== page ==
On the sidelines of the UN General Assembly meeting this month, US President Donald Trump will hold meetings with Israeli Prime Minister Benjamin Netanyahu and Palestinian President Mahmoud Abbas. Yet it is hard to see how Trump’s mind could focus on the most intractable issue in international affairs, when one party — Israel — is not interested in engaging in any peace talks, and the other side is domestically threatened by hard-liners who object to any Netanyahu-Abbas meeting.
A senior US State Department official who recently visited the region told Al-Monitor on condition of anonymity that when it comes to the Israeli-Palestinian issue, things at the State Department are quite chaotic. There is no coherent Middle East policy, and most decisions are made by the White House, or more precisely within the Oval Office. Secretary of State Rex Tillerson is probably the most sidelined secretary of state on the Israeli-Palestinian issue in a very long time.
Still, the official cautioned against underestimating Trump’s ambitions to reach a visible achievement on the issue. The way he sees it, Trump’s team headed by Jarred Kushner and Jason Greenblatt is exploring two tracks of progress.
The first progress track considered by the White House is confidence-building measures in the fields of security cooperation, economic arrangements (such as facilitating trade and meetings between businesspeople on both sides), Palestinian construction permits in the Israeli-controlled West Bank Area C, as well as restraining Palestinian incitement to violence and Israeli settlement expansion.
The second track considered is exploring and composing different formulas that could serve as a basis for possible future peace negotiations.
The senior State Department official believes that these formulas would be general in nature, such as searching for a peace deal that would end the conflict, mutual recognition between Israel and the future Palestinian state, mutual security and regional counterterrorism cooperation against radical Islam, Israeli cooperation with the pragmatic Sunni countries, etc.
On the issue of a two-state solution, the US administration does not rule it out. Still, no official declaration of supporting it was made, and it is only in private talks with Ramallah that the administration has accepted that there is probably no other relevant alternative.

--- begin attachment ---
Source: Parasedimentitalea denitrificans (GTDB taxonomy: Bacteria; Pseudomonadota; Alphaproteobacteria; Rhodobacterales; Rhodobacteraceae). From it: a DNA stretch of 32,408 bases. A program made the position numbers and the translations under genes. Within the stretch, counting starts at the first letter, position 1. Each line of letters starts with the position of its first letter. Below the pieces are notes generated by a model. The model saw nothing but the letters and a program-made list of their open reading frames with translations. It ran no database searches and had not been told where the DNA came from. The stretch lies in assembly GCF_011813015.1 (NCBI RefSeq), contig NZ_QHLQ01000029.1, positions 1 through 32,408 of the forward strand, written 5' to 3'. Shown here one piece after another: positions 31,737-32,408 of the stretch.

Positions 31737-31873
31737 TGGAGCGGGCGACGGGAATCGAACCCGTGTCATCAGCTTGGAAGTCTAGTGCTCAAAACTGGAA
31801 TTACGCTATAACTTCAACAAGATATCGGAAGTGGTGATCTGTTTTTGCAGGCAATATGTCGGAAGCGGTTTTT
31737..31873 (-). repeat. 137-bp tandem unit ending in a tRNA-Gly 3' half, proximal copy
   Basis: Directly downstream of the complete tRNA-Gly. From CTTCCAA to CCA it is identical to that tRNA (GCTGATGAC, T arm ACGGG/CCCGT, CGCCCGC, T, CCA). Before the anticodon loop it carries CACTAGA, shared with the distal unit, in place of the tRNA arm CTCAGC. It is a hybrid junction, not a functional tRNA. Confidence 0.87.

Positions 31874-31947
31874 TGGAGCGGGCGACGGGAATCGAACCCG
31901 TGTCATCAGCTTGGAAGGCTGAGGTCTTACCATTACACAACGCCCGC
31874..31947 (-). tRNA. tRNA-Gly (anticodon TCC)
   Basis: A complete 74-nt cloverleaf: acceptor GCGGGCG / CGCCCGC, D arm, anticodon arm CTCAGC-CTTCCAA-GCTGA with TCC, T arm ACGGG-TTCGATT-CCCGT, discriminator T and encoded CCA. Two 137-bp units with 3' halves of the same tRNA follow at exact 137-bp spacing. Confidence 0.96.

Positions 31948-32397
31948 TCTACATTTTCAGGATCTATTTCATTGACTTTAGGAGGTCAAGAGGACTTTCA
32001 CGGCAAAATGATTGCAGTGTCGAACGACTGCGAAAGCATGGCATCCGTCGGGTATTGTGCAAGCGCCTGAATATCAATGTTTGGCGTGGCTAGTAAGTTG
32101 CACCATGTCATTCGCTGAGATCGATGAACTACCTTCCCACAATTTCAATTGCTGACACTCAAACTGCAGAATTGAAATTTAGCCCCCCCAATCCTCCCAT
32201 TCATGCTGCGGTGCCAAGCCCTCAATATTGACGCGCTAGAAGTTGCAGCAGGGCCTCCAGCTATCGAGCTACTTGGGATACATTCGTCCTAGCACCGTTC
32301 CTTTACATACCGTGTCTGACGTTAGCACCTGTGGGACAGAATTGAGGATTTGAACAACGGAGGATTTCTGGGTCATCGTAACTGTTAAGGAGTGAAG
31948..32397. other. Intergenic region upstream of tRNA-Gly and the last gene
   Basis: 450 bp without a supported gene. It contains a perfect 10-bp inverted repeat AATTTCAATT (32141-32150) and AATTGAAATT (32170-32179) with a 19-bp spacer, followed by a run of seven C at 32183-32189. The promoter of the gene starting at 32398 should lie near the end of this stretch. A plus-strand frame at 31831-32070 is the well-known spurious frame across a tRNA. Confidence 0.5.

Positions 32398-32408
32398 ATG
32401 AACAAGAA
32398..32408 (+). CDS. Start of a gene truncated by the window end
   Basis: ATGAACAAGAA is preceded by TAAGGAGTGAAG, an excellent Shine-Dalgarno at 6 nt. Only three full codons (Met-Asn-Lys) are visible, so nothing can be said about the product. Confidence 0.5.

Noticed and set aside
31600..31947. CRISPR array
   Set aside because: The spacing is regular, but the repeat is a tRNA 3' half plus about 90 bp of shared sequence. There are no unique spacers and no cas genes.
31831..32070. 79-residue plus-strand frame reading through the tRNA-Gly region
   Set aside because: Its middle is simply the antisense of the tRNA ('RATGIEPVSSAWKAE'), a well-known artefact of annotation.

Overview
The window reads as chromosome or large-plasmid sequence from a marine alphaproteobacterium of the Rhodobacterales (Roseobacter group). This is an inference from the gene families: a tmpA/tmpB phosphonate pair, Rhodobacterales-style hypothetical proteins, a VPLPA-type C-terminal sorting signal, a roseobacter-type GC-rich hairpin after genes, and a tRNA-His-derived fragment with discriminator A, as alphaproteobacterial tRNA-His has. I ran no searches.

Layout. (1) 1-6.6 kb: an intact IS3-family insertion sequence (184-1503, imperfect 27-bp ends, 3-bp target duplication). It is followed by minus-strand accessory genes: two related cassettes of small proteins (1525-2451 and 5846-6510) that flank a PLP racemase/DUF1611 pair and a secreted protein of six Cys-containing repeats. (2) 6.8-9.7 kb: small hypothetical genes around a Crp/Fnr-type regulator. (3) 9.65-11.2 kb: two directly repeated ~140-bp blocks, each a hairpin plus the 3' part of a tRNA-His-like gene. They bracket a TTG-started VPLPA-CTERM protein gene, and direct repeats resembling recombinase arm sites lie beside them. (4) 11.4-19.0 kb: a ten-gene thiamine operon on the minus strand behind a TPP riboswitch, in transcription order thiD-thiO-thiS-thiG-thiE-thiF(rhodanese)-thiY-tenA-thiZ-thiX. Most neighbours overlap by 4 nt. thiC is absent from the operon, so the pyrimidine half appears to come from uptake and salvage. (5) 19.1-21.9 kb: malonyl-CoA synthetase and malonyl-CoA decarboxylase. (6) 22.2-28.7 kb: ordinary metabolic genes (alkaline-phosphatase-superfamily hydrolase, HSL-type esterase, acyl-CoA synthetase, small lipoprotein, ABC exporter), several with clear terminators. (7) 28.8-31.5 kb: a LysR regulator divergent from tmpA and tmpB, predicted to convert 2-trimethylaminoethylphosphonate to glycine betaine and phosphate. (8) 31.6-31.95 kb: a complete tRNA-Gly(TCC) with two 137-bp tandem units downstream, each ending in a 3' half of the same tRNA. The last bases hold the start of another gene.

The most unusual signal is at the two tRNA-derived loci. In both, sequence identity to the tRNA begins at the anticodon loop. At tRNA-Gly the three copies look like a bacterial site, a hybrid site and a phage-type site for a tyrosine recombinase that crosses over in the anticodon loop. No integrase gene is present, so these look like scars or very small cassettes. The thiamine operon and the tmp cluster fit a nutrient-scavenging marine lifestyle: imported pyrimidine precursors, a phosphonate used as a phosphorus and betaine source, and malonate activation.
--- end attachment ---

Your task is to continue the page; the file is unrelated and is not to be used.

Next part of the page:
A senior PLO member told Al-Monitor that with these circumstances in place, the Palestinian leadership has made it clear to the Washington envoys that it will engage in such a process, provided the administration accepts four important principles: The Palestinians demand that Washington publicly agrees to and embraces the two-state solution, accepts the 2002 Arab Peace Initiative as basis for negotiations, adopts the principle of security for both sides and insists on Israel freezing settlement activity.
According to the PLO official, Abbas will come in a positive spirit to meet with Trump, as he sees no alternative to the US initiative on the international scene. The PLO official also said that Ramallah will coordinate its next steps with Egypt, Jordan and Saudi Arabia. The idea is for Abbas to arrive to his meeting with Trump with a united Arab position, hoping to link progress on the Palestinian issue with progress on the anti-radical Islam and Iran issues. According to the official, Abbas will propose to Trump that senior Palestinian negotiators be dispatched to Washington to meet periodically with US officials and possibly with Israeli officials, so as to set a process in motion.
A senior Israeli Ministry of Foreign Affairs official told Al-Monitor that Netanyahu is preparing for his meeting with Trump and that he is in constant personal contact with both Kushner and US Ambassador to Israel David Friedman. For Netanyahu, said the Israeli official, the Palestinian issue is not of pivotal importance. Iran is, and so is the expansion of Shiite influence from Tehran to Beirut. With the issue of the nuclear Iran agreement back in the headlines, the Israeli prime minister will ask the president to use American clout to restrain Iran’s support of terror activities and the delivery of missiles to Hezbollah.
Netanyahu will claim in the meeting that the Palestinian issue is a nonstarter given the weak domestic position of Abbas, and he will also highlight his own domestic political problems. And so, if any progress is to be made on the Israeli-Palestinian issue, it must be propelled by Egypt, Jordan and Saudi Arabia. Will Egyptian President Abdel Fattah al-Sisi, Jordanian King Abdullah II and Saudi King Salman bin Abdul-Aziz Al Saud exert real pressure on progress toward a two-state solution, or just pay the traditional lip service for their public’s opinion? Will they condition greater cooperation on the anti-terror front in exchange for progress on Israeli-Palestinian talks? Israel and the Palestinians diverge on this point.
According to the PLO official, Abbas believes that the Arab pragmatic states will feature a united front vis-a-vis the United States during the UN General Assembly meeting. He said that “it is the last chance for diplomacy.”
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